BAN KI-MOON, Secretary-General of the United Nations, said that today’s Integration Segment was a step towards harnessing the power of urbanization for sustainable development. Urban areas were at the heart of many challenges, opportunities and promise, yet weak infrastructure, unemployment and pollution continued to plague many cities, with the poorest people often the hardest hit. Increasingly, however, cities were turning the climate change challenge into a business opportunity by exploring how to conserve and generate energy, finding ways to recycle waste and creating better living conditions, he said. In all plans and policies, leaders must think of the people who would be affected while strengthening the capacity of Governments to plan, construct and manage urban areas. That would require a close look at how resources were consumed, produced and managed, and how that would impact the overall quality of life. He said he would convene a climate summit in September with the aim of shaping a collective, ambitious vision rooted in concrete action.
PAUL KAGAME, President of Rwanda, emphasized that urbanization was inevitable and that more people would be moving to cities at a faster rate than at any other time in human history. That dramatic shift was occurring in Africa, currently the least urbanized continent with an urbanization rate several times higher than those found anywhere else in the world, he noted. In moving from rural to urban areas, people would also become exposed to new ideas, technologies, habits and skills, thereby becoming more productive. Urbanization would help reduce poverty in sustainable ways that hand-outs could never match.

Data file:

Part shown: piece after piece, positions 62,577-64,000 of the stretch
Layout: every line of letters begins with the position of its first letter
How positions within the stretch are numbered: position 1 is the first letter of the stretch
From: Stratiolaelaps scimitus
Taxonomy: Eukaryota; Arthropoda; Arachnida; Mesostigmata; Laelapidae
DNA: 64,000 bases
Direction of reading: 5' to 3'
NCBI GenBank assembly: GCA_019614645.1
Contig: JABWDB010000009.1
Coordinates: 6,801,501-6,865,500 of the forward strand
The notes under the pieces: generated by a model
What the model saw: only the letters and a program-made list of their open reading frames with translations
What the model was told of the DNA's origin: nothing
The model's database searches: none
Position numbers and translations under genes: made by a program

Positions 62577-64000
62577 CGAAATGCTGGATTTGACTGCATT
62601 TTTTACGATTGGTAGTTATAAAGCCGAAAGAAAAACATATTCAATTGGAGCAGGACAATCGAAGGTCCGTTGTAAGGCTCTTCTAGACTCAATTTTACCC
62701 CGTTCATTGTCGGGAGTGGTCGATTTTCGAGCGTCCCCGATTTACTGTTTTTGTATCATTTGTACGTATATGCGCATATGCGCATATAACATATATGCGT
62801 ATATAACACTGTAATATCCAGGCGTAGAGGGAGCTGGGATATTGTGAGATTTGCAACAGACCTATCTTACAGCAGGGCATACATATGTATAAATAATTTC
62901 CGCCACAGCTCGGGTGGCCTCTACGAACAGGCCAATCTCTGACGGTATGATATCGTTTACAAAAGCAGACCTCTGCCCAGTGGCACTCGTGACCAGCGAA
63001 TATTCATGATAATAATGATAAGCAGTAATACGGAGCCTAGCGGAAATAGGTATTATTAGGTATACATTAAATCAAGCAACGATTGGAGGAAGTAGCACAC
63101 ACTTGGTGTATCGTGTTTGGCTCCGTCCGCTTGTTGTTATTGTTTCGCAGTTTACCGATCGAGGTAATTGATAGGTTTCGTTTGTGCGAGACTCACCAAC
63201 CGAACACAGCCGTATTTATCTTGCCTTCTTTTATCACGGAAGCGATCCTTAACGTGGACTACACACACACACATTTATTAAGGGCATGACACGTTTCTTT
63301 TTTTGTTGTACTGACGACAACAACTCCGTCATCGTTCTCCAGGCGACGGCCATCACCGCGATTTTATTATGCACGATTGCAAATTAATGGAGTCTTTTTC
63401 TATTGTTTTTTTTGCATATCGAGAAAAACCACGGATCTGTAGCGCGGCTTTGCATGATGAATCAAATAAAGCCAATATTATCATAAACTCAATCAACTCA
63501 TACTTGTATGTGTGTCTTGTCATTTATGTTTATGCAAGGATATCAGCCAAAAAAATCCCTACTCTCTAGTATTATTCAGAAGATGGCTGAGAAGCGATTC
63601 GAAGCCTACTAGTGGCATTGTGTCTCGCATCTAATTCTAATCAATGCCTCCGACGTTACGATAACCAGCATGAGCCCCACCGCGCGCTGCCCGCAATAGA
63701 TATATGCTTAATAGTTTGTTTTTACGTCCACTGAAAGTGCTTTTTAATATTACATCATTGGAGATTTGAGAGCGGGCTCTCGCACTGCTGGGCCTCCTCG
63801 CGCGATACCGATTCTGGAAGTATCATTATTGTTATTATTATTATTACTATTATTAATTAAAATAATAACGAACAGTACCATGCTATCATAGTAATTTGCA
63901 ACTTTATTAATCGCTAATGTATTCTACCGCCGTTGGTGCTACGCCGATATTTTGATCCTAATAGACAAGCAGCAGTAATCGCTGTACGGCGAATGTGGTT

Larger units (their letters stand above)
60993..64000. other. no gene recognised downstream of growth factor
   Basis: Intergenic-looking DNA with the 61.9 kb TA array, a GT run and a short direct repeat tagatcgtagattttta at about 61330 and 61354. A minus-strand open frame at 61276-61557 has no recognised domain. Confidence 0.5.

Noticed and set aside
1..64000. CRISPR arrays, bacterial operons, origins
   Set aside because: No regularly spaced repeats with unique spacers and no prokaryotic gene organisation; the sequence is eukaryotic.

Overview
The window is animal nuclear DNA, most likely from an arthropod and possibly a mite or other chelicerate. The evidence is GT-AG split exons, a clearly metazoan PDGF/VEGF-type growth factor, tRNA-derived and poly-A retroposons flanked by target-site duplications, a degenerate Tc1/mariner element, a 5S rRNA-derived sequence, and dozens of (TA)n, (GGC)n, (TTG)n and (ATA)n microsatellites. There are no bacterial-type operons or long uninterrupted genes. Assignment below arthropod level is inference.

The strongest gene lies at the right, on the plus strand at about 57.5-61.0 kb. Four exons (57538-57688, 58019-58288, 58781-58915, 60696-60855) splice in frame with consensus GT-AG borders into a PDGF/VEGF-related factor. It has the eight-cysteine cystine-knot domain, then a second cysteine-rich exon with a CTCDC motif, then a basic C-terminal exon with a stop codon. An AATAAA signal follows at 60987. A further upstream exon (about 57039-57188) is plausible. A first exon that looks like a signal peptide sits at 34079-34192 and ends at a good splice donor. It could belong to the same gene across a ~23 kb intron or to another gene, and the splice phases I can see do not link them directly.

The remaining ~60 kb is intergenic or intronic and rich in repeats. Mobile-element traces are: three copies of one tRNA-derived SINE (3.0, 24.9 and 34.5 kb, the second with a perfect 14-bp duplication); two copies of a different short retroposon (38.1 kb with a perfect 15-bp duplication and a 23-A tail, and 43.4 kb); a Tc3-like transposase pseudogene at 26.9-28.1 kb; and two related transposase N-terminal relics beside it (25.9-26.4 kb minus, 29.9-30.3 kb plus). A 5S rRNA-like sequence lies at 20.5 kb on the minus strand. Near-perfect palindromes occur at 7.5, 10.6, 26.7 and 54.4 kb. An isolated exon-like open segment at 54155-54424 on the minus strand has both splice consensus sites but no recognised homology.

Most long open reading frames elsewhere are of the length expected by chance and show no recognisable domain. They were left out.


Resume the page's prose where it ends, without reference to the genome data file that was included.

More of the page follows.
However, growth without planned urbanization was a “recipe for soaring inequality”, he cautioned. “The choice is not whether to urbanize or not,” he said. The issue was whether urbanization could be managed to the maximum benefit of citizens. Growing productivity resulted in high wages, empowering people to build a prosperous, secure future, he said. That was why people continued to move to cities by the millions every year, “whether we want them to or not”. There was, therefore, an urgent need to upgrade informal settlements, provide basic infrastructure and services, protect urban wetlands and green space and enable the private sector to create jobs, especially for youth.
Twenty years after genocide had destroyed Rwanda’s social fabric, urbanization was “part and parcel of our unity and reconciliation efforts”, he continued. The Government had established a comprehensive legal framework for inclusive land registration and management, and had built a national database of property records and land-use maps, among other initiatives. Rwanda had also sought financing and supply options for affordable housing, education and health for low-income earners. “The best response to the risks and dangers associated with urbanization is innovation and cooperation rather than alarm,” he stressed. Although social problems were sometimes more noticeable in urban areas, that did not mean they were more difficult to deal with, he said, pointing out that urban density could make them easier to solve in some cases. For example, money spent on services went further in towns and cities than in rural areas because of the bigger scale.
Cites must work for everyone, including industries, investors, real estate developers, the middle class, environmentalists, and most importantly young people struggling to make a better life, he stressed. It was therefore important to resist the tendency to equate ambitious urban design, particularly in Africa, with an “anti-poor agenda”. It was not just the well-off who would benefit from an orderly and predictable urban environment. Rwanda’s ever-improving decentralization system, entailing the participation of citizens in the decision-making, was part of that process. In addition, African Heads of State had adopted a common position on the post-2015 development agenda which incorporated cities and human settlements. However, solutions that had worked in other parts of the world might not work well in Africa, he warned, underlining the need for innovation and adjustment. “But the reasons why sustainable urbanization has moved to the centre of the development agenda is clear: it is the key to the well-being of our citizens,” he said.